Wednesday, November 4, 2009

Pay walls coming

They said they were going to do it, and now it's official.

MediaNews Chairman Dean Singleton announced yesterday that the company would begin implementing a "pay wall" at two MediaNews Web sites.

Initially, only the Chico Enterprise-Record and the York Daily Record will see portion of online content restricted to paying customers, but according to Editor & Publisher, the plan may spread to other properties if successful. The Chico Enterprise-Record is located in Chico, Ca., and has a circulation of 27,000. The York Daily Record is in York, Pennsylvania and has a circulation of 55,000. MediaNews says the sites were chosen because of the size of their respective markets.

"We wanted to get sites that were not metro sites for the same reason that you don't open on Broadway," said Howard Saltz, vice president for content development. "But not a site that has Web traffic so small that the change would not affect anything."

Saltz said more sites, including MediaNews Group's larger papers such as The Denver Post and San Jose Mercury News, would likely add a pay wall approach if the York and Chico efforts prove successful: "We are going to be rolling out for the next two years."


Despite the near-inevitable public mutiny awaiting the decision, MediaNews' plan cuts to the heart of the online conundrum. In an environment where advertising is so grossly undervalued, how does a newspaper get paid for the content it produces? Their solution isn't what matters, what MediaNews is trying is an assertion that real journalism isn't cheap, and it isn't easy to produce. Even after being slashed beyond comprehension by layoffs and cutbacks, most daily newspapers still have no peer when it comes to the scope and quality of the news they produce each day. The question is whether or not anyone cares...and perhaps more importantly, will anyone pay for it.

What do you think?

3 comments:

Anonymous said...

I'd give ten cents for the reading of this article.

Joe Dickson said...

The punch the monkey ads 'dental whitening' 'refinancing ads' and countless distracting advertising elements that appear slapped on these news sites not only slow down the site but make it uncomfortable to look at.

If media news wants to truly profit from their online ads, placing a ban on crappy national spam ads would be a great way to start.

Imagine if you're trying to sale ad space to a car dealership. the owner seems responsive to the idea until the ad rep shows him the low quality ads that he'll compete with for the space.

A good step would be to remove all non-local advertisements from the paid online subscription.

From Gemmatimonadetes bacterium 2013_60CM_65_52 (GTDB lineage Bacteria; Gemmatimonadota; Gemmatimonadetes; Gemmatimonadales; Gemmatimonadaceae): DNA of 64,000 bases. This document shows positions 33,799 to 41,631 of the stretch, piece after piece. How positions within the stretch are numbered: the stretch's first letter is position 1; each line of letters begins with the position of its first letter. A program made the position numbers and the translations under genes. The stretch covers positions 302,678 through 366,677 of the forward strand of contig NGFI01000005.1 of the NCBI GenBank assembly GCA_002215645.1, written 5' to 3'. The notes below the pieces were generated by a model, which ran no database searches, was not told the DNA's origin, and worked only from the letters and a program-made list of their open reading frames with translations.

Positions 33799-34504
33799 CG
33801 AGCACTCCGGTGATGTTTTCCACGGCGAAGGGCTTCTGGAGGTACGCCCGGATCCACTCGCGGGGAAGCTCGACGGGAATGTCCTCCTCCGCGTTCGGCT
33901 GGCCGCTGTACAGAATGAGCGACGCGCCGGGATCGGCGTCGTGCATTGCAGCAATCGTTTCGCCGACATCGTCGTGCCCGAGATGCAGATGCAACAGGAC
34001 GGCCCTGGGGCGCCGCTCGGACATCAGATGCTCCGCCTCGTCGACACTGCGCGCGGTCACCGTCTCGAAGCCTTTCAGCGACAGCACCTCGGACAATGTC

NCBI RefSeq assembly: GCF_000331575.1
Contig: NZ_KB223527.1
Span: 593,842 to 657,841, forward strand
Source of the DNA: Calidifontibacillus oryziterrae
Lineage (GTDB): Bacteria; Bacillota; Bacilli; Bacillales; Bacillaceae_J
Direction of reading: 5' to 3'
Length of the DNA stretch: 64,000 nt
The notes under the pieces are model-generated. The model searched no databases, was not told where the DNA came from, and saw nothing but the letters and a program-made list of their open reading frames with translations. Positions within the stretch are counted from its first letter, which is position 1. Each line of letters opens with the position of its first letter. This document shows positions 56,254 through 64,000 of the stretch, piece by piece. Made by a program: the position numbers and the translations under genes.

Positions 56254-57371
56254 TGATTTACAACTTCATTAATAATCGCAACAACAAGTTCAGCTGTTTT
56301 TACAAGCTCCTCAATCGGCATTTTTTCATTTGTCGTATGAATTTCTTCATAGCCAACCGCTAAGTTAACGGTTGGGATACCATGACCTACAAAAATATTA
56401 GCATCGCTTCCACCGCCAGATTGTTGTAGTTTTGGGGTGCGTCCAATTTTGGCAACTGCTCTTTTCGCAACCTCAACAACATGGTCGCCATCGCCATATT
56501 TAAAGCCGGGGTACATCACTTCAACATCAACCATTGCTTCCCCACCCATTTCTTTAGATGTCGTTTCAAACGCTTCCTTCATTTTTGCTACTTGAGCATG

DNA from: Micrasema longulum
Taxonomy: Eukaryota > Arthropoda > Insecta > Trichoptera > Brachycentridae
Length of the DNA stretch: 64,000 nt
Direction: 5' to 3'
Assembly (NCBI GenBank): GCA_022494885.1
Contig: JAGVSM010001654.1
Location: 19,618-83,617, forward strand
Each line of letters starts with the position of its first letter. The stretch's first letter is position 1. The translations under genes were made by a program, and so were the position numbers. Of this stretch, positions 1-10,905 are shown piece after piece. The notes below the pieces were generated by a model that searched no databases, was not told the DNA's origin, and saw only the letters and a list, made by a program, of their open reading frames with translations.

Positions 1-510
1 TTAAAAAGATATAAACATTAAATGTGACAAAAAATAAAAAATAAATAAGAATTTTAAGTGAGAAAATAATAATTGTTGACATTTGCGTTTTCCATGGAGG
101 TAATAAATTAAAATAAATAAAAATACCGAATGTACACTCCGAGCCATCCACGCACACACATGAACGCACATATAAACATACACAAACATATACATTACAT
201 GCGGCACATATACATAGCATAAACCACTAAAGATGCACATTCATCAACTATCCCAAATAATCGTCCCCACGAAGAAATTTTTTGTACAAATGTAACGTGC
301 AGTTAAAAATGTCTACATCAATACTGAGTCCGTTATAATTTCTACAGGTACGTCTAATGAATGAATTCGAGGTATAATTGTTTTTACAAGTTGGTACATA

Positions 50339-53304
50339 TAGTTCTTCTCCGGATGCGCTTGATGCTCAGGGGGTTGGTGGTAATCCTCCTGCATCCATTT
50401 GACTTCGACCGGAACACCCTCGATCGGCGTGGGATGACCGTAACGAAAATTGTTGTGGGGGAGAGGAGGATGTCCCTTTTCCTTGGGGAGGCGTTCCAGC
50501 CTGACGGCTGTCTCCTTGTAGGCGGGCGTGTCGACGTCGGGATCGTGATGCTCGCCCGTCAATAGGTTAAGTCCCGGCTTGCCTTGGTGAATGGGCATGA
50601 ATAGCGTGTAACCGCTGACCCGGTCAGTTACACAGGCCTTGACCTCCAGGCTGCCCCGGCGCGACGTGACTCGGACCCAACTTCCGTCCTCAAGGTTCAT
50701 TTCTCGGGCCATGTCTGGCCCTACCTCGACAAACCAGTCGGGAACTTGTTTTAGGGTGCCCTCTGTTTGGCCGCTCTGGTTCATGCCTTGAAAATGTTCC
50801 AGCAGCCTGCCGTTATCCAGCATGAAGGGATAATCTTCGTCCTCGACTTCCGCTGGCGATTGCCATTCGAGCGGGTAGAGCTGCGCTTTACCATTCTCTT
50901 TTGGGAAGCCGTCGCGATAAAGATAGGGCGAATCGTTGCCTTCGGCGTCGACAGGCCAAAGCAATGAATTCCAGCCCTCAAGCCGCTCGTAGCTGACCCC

Cleaning up a sites appearance goes a long way.

Take some time to think about 'design' consumers are using a product, and it should work close to perfectly.

Don't repost content from wire services that compete with local news. If people want wire copy they can go to google or yahoo.

Typography... Newspapers use it in print but you go online and everything falls apart.

Compare these two pages.

Voice of San Diego a non-profit blog that runs on donations.
http://www.voiceofsandiego.org/articles/2009/11/12/education/780calculus111109.txt

Denver Post
http://www.denverpost.com/ci_13767976

simply do a 10 second test by loading each link and stare at the page, ask yourself what you remember.

The voice of san diego is cleaner, less cluttered and advertisements are targeted to a local audience that might actually be interested. sure its not pretty but Its not nearly as bad the next site.

The Denver Post (or any media news product) is slapped together with several (clouds of random text) blurbs, sad attempts at social networking. 80% of the page has nothing to do with the story the reader is looking at.

If newspapers want to really succeed online they need to think about their favorite websites and a lead from what makes them successful.

Customization!

If you're going to charge for the site it better be perfect. Allow users to block or hide content they're not interested.

Why the hell would anyone want to read a mismatched cloud of random lines of text thrown together with no thought what so ever.

It's time for newspapers to take pride in their websites target the content to the reader and stop hitting everyone over the head with everything all at once.

And remember there will always be a free alternative somewhere trying to out do you. They're all just a google search away.

Be realistic, provide free use to print subscribers, and cheap online only subscriptions to non subscribers. ($15 a year might be small but imagine if 1000 people signed up.)

After all Facebook and Twitter are free and simple, but would you really still use those sites if you had to pull out your credit card?

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